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Rockhopper

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    Southwest Ohio

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  1. Rockhopper

    Oil based "plasticine" clay recipe

    Not necessarily. 10W-30 motor oil is designed to be '10 weight' when cold, and gradually increase to '30 weight' (thicker) as it gets warmer. (The idea is that a lower viscosity helps the car crank easier when it's cold). I don't know the temperature at which the viscosity changes - but since your recipe calls for heating it, you may find it becomes too thick just about the time you think it would be getting thinner. Also - in addition to concerns about prolonged skin contact, any petroleum-based substance (motor oil, automotive grease, parafin) can give off some pretty nasty fumes when heated. Sounds like something you definitely want to do outdoors.
  2. Rockhopper

    Questions about slip casting

    The company I linked to (Saint Gobain) is a very large, international company. Their website displays contact info based on the country you select... When I selected 'Netherlands', it shows 'Patrick Lesch' - with an email address and phone number. I would suggest sending him an email and ask if there is a distributor in your area. PS - I have no connection with this company - just selected them as an example because I know they are a European based supplier.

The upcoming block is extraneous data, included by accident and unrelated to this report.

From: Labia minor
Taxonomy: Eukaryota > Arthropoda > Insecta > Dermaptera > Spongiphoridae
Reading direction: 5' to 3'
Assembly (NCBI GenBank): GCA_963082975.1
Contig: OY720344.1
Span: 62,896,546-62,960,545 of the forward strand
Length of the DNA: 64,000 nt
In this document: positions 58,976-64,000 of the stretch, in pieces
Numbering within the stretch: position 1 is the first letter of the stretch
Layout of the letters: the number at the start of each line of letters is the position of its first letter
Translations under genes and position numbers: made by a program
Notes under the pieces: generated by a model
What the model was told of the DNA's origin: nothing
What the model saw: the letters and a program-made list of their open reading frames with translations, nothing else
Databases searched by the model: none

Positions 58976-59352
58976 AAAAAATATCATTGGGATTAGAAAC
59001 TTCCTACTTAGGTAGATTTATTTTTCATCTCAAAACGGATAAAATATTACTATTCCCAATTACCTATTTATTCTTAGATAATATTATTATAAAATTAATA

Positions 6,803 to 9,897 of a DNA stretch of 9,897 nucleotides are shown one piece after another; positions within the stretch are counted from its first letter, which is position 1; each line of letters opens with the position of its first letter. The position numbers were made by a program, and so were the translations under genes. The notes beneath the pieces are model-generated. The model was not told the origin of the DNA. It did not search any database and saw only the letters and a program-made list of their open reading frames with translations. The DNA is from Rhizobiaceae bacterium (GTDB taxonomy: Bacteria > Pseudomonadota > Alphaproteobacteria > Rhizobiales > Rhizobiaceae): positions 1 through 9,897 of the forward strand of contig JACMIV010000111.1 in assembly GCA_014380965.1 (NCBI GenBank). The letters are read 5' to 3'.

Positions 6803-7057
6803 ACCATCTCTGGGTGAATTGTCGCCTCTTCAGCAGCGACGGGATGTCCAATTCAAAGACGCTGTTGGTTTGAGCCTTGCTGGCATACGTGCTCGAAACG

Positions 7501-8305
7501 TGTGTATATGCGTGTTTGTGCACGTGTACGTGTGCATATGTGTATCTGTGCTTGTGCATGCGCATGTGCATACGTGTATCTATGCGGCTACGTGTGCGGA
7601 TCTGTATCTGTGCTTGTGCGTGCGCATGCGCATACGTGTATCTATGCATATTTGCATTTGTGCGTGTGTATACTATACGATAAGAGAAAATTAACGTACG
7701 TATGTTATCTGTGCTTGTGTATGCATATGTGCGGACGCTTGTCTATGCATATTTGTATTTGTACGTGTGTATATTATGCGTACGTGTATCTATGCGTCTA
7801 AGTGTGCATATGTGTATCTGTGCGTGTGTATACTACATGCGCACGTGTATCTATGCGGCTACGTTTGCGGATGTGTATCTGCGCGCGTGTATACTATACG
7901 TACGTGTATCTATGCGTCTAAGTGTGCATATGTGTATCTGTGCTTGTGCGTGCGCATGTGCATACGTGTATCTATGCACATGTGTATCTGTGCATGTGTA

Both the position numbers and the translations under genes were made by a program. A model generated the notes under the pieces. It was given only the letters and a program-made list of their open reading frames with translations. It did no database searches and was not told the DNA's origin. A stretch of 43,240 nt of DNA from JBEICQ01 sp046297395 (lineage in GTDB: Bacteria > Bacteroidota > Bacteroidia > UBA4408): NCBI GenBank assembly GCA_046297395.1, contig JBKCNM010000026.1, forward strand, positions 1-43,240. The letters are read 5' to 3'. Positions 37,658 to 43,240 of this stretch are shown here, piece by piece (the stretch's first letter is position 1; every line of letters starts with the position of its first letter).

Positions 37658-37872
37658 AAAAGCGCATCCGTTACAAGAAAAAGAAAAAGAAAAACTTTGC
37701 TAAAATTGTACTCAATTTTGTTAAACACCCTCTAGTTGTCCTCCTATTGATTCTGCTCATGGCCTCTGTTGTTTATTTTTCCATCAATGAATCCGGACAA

3. Rockhopper

    Questions about slip casting

    Looks like your plaster is what is known in the US as 'Plaster of Paris' or 'Casting Plaster'. The "moulding shapes and figures" on the label refers to pouring the plaster into a mould (usually rubber or alginate) to make figures, that are then painted. It tends to be somewhat soft and easily damaged - especially when it gets wet - so probably not a good choice for slip-cast moulds that you want to use more than once or twice. Look for something called 'Pottery Plaster' (for example: https://www.saintgobainformula.com/product/pottery-plaster), that's formulated specifically for the purpose.
  4. Rockhopper

    Questions about slip casting

    What if you make your mold so it sits on its side ? Then your pour opening could be in the area that's going to get cut away.
  5. Rockhopper

    Cone 5 Speckled Glaze

    Your picture definitely looks like a 'plain' white glaze over speckled clay... This may be too speckled for you, but Coyote's "Oatmeal" is a commercially available glaze that fits the description of white with brown speckles. The pic is a set of cat food/water bowls made with Standard's 112 (speckled brown) clay, so some of the larger spec's are from the clay, but it should give you a good idea of what it looks like at ^5. (Unfortunately, since it's a commercial glaze, I have no idea what they put in it to create the specks.) this mug is same glaze on a white stoneware - also at ^5